The next attempt was also made abroad in the British patent of Edwards in 1905. As we understand, Edwards differed, inter alia, from Wermann in one vital particular; he discarded the close-wound spiral plunger of Wermann and went back to the objectionable wire or wire plaited rigid plunger of the old art. In that regard the court below held, and rightly so, that the disclosure of Edwards' patent of 1906 "as to the innermost member means what the plaintiff says it does, namely, that it may be formed of wires held together by a closely coiled spiral and that it does not call for a closely coiled spiral alone." This conclusion is strengthened by the fact that the same Edwards in his American patent of 1906 shows the innermost metallic pusher as being wire, saying, "b is the flexible innermost member and is advantageously composed of a strand of thin flexible wires in such wise as to be incompressible under the strains (pressure) to which same is normally liable." Subsequent development shows conclusively that the use of a wire plunger was fatal to the utility of Edwards' device. Instead of advance in the art, Edwards made a backward step in his use of kinking wires which had proved fatal. Edwards taught the art nothing except to avoid his precept and example.Like Wermann, Edwards' was not an enlightening and helpful white light, but a red light showing what the art should avoid.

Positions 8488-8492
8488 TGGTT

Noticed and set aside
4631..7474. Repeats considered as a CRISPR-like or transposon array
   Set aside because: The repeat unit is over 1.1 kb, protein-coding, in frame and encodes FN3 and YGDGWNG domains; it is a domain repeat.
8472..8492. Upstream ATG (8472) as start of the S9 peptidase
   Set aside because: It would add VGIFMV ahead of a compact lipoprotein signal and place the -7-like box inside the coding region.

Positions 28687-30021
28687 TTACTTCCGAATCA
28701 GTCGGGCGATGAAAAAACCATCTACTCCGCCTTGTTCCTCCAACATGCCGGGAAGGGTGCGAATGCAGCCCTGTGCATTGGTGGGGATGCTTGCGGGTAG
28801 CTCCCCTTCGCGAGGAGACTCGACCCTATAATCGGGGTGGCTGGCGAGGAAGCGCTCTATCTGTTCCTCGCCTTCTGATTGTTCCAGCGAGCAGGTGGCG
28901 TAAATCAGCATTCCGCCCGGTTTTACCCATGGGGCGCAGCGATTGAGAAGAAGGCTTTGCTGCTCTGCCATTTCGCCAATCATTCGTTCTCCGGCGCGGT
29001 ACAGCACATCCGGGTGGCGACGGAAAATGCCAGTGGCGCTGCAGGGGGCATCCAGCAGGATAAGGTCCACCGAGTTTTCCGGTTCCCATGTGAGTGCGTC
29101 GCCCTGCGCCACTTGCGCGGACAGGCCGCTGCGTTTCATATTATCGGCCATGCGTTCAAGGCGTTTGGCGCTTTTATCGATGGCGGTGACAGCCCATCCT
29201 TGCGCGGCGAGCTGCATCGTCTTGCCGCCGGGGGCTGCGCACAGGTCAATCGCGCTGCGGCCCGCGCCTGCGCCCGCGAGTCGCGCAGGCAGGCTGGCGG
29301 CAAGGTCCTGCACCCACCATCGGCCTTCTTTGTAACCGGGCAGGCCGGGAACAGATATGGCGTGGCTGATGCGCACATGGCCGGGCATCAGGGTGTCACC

Our attention is also called to the patent to Duryea, No. 1,072,439, of 1916. But this shows an even more radical departure from the mechanism by which the plunger problem was finally solved. Duryea went back to an incompressible outer spiral. "I overcome," he says, "these objections by rendering the flexible outer member inextensible as well as incompressible." He used wire for his plunger instead of a spiral, as his patent says, "and by using for the inner member a wire of high elasticity."